Just in time for America Recycles Day, a new report finds that a national recycling rate of 75 percent would create 1.5 million jobs and reduce carbon emissions by 276 million metric tons by 2030.
The report, “More Jobs, Less Pollution,” was prepared by the Tellus Institute for a variety of environmental and labor groups including the BlueGreen Alliance, Service Employees International Union (SEIU), Natural Resources Defense Council, Recycling Works!, Global Alliance for Incinerator Alternatives and Teamsters.
While the majority of America’s municipal solid waste can be readily recycled, reused or composted, only 33 percent is currently being diverted from disposal; the rest ends up in the landfill, according to the report.
If the U.S. could intensify its waste-diversion efforts and hit a 75 percent recycling rate, the recycling and waste industry would boast over 2.3 million jobs by 2030 – 1.5 million more jobs in this sector than in 2008, the report determined.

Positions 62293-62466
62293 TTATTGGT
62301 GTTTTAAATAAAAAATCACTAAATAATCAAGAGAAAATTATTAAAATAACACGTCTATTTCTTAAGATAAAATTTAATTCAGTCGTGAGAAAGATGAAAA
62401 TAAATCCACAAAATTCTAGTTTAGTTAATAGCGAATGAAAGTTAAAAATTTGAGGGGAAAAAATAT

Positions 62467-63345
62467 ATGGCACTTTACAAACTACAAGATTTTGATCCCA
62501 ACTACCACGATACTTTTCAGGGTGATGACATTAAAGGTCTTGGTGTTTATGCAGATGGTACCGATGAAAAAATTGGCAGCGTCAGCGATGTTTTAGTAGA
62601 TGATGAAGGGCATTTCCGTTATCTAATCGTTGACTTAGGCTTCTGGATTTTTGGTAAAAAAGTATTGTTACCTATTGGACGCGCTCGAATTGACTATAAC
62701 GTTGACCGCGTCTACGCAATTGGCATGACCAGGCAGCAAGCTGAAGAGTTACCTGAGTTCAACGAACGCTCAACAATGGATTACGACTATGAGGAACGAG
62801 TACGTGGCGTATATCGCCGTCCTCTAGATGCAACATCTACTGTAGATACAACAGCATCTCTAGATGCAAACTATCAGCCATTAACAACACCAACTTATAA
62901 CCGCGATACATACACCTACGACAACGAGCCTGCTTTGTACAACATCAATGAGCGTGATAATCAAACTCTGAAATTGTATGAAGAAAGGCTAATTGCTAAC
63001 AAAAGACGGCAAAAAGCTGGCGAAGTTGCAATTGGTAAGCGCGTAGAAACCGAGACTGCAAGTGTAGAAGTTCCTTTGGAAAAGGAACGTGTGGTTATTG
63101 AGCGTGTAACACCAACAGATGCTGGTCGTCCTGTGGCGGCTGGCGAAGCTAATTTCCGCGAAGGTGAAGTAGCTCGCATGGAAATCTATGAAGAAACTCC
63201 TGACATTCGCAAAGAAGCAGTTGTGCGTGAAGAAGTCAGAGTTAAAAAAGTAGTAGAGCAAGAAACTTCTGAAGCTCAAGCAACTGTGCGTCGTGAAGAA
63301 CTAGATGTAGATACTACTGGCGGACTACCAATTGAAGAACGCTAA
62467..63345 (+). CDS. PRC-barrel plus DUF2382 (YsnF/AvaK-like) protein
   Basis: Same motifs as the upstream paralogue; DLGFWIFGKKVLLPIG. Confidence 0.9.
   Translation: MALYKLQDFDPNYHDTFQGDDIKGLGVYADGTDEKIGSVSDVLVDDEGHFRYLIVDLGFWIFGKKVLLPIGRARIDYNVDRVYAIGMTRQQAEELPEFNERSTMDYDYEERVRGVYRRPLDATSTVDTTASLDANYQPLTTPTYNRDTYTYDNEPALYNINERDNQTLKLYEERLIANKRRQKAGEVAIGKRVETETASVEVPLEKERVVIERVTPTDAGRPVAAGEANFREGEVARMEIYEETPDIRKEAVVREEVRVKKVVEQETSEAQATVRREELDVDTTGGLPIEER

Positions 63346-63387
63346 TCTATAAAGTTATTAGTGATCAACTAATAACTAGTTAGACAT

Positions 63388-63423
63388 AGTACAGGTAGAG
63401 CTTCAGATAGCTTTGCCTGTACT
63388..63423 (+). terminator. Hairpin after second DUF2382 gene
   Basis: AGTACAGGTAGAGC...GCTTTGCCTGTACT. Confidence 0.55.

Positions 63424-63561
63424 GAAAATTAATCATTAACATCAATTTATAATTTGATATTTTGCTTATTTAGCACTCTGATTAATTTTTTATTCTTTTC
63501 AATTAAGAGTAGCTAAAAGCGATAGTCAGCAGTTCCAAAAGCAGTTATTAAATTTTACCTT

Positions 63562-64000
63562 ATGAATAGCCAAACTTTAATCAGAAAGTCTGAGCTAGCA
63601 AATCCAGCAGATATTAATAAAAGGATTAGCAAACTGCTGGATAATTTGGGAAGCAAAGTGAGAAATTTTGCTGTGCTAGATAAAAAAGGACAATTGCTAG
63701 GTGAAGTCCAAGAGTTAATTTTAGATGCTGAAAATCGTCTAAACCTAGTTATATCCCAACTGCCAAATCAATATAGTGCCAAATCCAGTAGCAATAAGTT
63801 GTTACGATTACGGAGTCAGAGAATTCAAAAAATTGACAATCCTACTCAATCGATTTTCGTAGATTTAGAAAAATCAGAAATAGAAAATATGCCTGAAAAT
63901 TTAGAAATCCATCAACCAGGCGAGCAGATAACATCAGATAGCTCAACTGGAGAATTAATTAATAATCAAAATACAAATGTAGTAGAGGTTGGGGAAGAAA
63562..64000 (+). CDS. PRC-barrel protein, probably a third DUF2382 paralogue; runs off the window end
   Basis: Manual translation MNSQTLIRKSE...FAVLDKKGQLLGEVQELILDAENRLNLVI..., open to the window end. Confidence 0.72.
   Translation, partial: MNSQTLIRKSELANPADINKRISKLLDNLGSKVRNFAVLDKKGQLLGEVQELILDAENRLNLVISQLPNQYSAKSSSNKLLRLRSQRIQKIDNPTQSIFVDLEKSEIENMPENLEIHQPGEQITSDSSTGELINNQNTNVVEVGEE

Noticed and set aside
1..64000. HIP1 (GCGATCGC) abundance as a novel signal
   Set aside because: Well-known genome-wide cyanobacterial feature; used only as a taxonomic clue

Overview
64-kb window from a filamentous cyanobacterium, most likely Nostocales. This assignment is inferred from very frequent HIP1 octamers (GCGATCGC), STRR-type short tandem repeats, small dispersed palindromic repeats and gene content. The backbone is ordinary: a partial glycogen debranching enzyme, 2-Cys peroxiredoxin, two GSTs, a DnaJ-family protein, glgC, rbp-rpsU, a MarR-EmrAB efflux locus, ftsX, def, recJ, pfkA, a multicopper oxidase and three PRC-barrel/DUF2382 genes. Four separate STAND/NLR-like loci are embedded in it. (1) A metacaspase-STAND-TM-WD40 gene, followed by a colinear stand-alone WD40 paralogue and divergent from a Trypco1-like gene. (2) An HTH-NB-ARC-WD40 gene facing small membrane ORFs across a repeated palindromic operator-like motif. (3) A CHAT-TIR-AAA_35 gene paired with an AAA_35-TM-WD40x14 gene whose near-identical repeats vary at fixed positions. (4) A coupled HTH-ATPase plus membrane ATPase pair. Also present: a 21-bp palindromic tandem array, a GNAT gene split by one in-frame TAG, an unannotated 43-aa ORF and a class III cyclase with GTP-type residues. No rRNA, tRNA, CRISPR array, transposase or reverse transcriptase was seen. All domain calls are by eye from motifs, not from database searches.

Where would these new jobs come from? Recycling, composting and other waste-reduction activities would account for 98 percent of these jobs, while disposal would comprise 2 percent, the report.
The report found that processing recyclables, which is quite labor-intensive, generates more jobs than waste collection and disposal, which relies on equipment that can handle large amounts of material with few employees. While recyclable processing can produce two jobs per 1,000 tons of waste, waste disposal yields 0.1 jobs per 1,000 tons.
According to the report, nearly half of the new jobs created would be in manufacturing – making new products out of recycled materials – which would provide a boost to that sector.
But if the U.S. continues on its current path – generating more waste and only modestly increasing the current recycling and composting rates – only 368,000 new jobs will be created by 2030, the report concluded.
Another key finding of “More Jobs, Less Pollution” was the amount of carbon emissions that would be reduced from increasing waste-diversion activities. If the U.S. reached a 75 percent recycling rate, the country’s carbon emissions would drop by the equivalent of 72 coal-fired power plants or taking 50 million cars off the road.